15     the Muslim column is going, but you don't receive any detailed intel

16     reports, except for what Mladic told you?"

17             Borovcanin:

18             "My order was to go to Zvornik and report to the commander of the

19     Zvornik Brigade and be at his disposal for the defence of Zvornik,

20     because the members of the Zvornik Brigade moved towards Zepa and the

21     town of Zvornik was not protected."

22             Then he goes on to describe how the road got cut and he couldn't

23     make it.  So this was definitely on the 12th that he was talking about.

24             And that is not nitpicking; it's crucial.  It's crucial to his

25     defence, as he gave it to me in that interview, because that's the only

Page 34845

 1     way he gets out of being in command of Dusko Jevic's troops, the ones

 2     that are doing the separating, and that's the only way he gets out of

 3     command of being under General Krstic's command, that -- the troops that

 4     were doing the killing and the operation to murder people.  And only with

 5     this trial and this latest developments has this been reconstructed and

 6     changed.  And I hear no complaint from anyone, so we must view that as

 7     the new version of events.  Very important to understand that.

 8             Now, Mr. Gosnell also argued strenuously that Mr. Borovcanin did

 9     not control and did not have custody of these prisoners at key points,

10     and I want to just briefly go over you, first of all, what precisely they

11     have acknowledged in their brief and then highlight some of the

12     importance of the crucial evidence on this commission by omission, which

13     is, as you know, does not, in the end, final analysis, require custody.

14     But you know that law, and we'll go through the facts.  Custody is

15     important.

16             So at paragraph 166 of the final brief, they say:

17             "The 2nd Sekovici Detachment and the 1st PJP Company had been

18     deployed along the road since the previous afternoon, tasked with

19     securing the road and blocking and fighting the ABiH column that was

20     moving north."

21             We agree.

22             "The Prosecution concedes that the column was a legitimate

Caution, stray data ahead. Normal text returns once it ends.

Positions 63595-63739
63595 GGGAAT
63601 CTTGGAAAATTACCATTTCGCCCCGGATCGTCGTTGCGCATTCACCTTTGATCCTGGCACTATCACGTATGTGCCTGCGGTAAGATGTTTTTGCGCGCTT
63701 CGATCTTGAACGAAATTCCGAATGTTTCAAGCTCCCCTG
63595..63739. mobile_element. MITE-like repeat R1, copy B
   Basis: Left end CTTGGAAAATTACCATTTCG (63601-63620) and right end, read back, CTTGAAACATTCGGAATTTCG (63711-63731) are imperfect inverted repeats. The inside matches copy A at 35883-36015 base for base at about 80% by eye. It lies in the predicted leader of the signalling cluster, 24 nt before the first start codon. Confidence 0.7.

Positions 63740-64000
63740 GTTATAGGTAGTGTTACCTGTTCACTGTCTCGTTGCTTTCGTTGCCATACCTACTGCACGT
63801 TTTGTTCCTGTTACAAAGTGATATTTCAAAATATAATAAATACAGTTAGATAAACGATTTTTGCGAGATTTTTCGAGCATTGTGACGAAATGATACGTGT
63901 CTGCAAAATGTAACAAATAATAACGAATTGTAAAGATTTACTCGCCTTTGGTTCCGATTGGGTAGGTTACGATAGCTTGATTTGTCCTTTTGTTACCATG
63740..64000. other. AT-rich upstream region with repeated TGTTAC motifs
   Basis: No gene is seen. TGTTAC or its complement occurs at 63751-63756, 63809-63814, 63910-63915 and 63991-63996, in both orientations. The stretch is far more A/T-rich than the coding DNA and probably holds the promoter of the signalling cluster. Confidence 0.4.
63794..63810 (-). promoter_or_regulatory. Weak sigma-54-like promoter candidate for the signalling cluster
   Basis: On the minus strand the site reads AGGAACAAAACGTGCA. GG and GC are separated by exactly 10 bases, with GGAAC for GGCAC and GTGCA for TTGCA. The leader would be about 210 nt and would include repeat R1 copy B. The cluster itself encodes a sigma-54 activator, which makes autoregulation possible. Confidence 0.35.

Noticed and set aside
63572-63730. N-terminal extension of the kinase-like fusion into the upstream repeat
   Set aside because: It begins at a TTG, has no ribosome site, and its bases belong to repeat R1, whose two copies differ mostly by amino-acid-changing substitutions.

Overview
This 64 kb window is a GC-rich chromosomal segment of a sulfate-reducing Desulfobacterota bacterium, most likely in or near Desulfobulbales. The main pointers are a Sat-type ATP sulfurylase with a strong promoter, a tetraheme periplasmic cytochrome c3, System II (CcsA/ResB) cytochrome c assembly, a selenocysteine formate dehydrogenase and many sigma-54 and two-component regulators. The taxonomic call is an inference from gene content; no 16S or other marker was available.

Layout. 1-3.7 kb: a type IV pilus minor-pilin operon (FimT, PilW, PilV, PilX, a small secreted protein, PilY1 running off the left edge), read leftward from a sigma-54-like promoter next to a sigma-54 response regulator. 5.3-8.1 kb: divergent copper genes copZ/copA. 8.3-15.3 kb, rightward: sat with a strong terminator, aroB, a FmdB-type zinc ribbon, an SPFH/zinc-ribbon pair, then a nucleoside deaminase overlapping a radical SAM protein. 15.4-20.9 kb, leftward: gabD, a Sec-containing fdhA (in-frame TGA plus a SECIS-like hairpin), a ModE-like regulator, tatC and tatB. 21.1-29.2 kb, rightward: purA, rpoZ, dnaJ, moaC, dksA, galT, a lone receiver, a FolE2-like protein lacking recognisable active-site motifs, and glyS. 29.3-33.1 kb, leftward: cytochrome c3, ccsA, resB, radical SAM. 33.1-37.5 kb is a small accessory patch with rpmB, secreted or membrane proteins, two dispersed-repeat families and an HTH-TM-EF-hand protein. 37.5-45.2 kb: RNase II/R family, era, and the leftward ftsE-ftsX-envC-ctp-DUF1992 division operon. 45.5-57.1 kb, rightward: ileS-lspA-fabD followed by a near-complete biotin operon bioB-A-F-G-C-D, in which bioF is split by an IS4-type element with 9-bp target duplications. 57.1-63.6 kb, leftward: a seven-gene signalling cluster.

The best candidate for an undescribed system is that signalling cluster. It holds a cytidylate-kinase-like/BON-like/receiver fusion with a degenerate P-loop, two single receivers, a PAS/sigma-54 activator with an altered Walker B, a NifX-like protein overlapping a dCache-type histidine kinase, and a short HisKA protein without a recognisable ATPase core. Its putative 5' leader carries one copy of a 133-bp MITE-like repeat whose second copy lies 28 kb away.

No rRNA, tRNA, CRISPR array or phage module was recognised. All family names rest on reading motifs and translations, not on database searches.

23     military target.  This task necessarily encompassed securing the road and

24     regulating traffic thereon."

25             We agree with that, and that, of course, also allowed the women

Page 34846

 1     and children to move freely and be freely kicked out.

 2             Then it goes on to say, an important part:

 3             "A further necessary incident of that combat function was taking

 4     ABiH fighters into detention at the point of surrender and securing them

 5     until they could be handed over to the unit responsible for prisoners of

 6     war."

 7             It goes on to describe that that would be the security branch of

 8     the Bratunac Brigade.  So there's a clear acknowledgment of what the

 9     evidence was, overwhelming, on video, showing, all part of our case, so I

10     won't go through our case.

11             He also acknowledges at paragraph 365 that he took prisoners and

12     guarded them at Sandici, and it says:

13             "The evidence concerning who had custody of Muslim prisoners at

14     various times on the afternoon of the 13th of July has already been

15     analysed in detail."

16             An important part:

17             "Borovcanin's units did take prisoners into custody, where they

18     surrendered along the road, and did participate in guarding them at the

19     Sandici Meadow for at least some period."

20             That's an important acknowledge that is supported by all our

21     evidence, and it makes your job easier.

22             He also acknowledged that one of his key commanders, Cuturic,

23     would have been working with Momir Nikolic, and that is in paragraph 189

24     of their final brief, and states:

25             "The task of Mr. Borovcanin's units, in addition to blocking and

Page 34847

 1     fighting the column, was to ensure security along the

 2     Bratunac-Konjevic Polje road.  Cuturic's role in closing the road flowed

 3     directly from this responsibility."

 4             And here's the important part:

 5             "Of course, he would have coordinated with Momir Nikolic or